Adenomatous polyps

The most common type of polyp is adenoma or adenomatous polyp. Not only because it is the most common but also Colon cancerIt is an important type of polyp as it is the most common cause of the disease. The likelihood that an adenoma will turn into cancer (or develop before) depends in part on its size; The larger the polyp, the greater the likelihood of the polyp becoming malignant or worsening (with a large polyp larger than one centimeter in size, concern about malignant potential increases). It is also important whether there is a single polyp or multiple polyps. Patients with multiple polyps - even if they are not malignant when examined under a microscope - are more likely to develop additional polyps that may be malignant in the future. Anxiety about this increased malignant potential begins when there are three or more polyps. Finally, the malignant potential of an adenomatous polyp relates to the way the polyp cells organize themselves as seen under the microscope. Self-tubular structures (tubular adenomas) the cells that organize themselves into finger-like structures (villous adenomas), it is less likely to be cancerous than cells that organize into it.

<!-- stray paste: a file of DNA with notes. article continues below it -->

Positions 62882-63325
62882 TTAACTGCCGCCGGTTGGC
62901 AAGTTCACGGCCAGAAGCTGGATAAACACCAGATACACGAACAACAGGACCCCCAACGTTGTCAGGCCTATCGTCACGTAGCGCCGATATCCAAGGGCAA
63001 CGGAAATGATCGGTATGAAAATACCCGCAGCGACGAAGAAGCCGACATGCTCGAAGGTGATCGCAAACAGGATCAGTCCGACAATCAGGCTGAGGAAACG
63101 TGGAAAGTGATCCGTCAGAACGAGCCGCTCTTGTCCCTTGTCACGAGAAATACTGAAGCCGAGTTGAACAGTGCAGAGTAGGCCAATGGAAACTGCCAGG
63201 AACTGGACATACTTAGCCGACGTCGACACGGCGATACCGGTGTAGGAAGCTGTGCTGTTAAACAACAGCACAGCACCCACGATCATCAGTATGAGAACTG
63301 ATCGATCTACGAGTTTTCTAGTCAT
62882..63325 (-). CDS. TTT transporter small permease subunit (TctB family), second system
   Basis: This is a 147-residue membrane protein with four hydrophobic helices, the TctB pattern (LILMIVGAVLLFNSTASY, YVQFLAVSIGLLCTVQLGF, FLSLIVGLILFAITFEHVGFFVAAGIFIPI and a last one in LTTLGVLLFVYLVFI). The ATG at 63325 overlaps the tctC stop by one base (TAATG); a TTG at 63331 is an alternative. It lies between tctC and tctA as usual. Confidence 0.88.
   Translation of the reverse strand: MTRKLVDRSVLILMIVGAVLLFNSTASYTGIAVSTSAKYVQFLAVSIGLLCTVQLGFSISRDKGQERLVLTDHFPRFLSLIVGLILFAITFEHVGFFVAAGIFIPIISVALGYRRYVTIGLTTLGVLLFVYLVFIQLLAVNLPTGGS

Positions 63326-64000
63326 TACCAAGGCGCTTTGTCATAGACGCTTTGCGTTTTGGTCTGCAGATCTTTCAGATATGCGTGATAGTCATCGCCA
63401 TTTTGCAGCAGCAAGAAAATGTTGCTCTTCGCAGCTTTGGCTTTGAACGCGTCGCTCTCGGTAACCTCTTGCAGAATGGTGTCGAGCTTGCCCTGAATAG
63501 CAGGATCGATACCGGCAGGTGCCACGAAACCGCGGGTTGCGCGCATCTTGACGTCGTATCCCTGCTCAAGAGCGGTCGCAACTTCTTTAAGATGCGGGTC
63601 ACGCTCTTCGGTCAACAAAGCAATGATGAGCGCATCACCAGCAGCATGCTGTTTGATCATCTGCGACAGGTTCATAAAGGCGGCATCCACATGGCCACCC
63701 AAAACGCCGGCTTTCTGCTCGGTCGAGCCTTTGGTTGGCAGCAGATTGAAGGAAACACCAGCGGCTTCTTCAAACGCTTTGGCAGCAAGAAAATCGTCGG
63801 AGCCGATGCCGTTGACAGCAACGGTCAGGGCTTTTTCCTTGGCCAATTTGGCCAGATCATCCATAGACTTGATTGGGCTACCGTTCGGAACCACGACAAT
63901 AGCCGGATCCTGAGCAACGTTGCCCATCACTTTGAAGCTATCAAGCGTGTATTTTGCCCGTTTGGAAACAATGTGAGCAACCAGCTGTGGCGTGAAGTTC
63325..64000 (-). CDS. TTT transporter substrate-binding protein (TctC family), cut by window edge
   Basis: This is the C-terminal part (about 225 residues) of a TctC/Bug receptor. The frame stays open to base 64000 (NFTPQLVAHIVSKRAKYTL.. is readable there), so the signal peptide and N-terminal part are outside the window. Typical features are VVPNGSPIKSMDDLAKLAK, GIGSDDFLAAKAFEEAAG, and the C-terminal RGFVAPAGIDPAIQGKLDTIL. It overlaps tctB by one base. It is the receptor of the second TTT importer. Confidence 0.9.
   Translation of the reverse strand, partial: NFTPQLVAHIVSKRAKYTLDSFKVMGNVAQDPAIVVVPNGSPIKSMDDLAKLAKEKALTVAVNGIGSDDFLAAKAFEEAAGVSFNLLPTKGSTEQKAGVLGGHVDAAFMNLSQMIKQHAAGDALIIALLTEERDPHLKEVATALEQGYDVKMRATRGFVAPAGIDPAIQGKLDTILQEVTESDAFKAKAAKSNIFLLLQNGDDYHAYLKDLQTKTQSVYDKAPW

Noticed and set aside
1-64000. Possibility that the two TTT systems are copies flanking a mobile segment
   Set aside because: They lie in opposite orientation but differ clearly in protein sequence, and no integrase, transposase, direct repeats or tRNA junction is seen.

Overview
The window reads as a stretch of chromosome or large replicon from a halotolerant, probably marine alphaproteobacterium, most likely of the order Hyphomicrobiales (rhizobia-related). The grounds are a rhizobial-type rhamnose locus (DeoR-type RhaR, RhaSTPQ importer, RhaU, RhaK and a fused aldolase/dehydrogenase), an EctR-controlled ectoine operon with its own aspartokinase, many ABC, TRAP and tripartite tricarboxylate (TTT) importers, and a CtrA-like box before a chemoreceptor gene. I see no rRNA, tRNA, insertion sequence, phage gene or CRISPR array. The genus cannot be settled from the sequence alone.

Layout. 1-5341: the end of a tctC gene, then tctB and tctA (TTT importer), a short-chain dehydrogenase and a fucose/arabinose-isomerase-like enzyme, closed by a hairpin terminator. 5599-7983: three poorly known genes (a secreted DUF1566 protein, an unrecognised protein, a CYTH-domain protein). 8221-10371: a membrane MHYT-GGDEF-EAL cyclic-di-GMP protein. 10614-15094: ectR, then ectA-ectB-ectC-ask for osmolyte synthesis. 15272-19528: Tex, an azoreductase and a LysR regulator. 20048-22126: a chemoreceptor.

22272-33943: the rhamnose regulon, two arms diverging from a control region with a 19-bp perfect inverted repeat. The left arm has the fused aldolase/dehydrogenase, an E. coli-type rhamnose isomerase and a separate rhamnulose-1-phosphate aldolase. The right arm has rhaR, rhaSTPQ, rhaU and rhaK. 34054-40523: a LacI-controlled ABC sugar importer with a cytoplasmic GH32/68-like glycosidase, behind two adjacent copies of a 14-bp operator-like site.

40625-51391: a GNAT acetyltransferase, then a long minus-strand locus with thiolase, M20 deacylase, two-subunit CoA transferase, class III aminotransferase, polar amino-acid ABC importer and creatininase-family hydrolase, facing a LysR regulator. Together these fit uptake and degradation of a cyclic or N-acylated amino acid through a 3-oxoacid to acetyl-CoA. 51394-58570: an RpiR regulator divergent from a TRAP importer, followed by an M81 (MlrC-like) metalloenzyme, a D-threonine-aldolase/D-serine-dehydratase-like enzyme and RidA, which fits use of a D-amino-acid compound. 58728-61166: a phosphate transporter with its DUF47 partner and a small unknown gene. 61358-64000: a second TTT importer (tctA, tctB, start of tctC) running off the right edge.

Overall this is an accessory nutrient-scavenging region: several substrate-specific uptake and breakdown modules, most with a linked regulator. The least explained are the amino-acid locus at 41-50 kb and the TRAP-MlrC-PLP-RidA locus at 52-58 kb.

Most adenomatous polyps are considered sporadic, meaning they are not caused by a recognized genetic mutation at birth (non-familial). However, its occurrence twice as often in first-degree relatives raises the possibility of a genetic factor that works even in sporadic adenomatous polyps.

Genetic adenomatous polyp syndromes (FAP)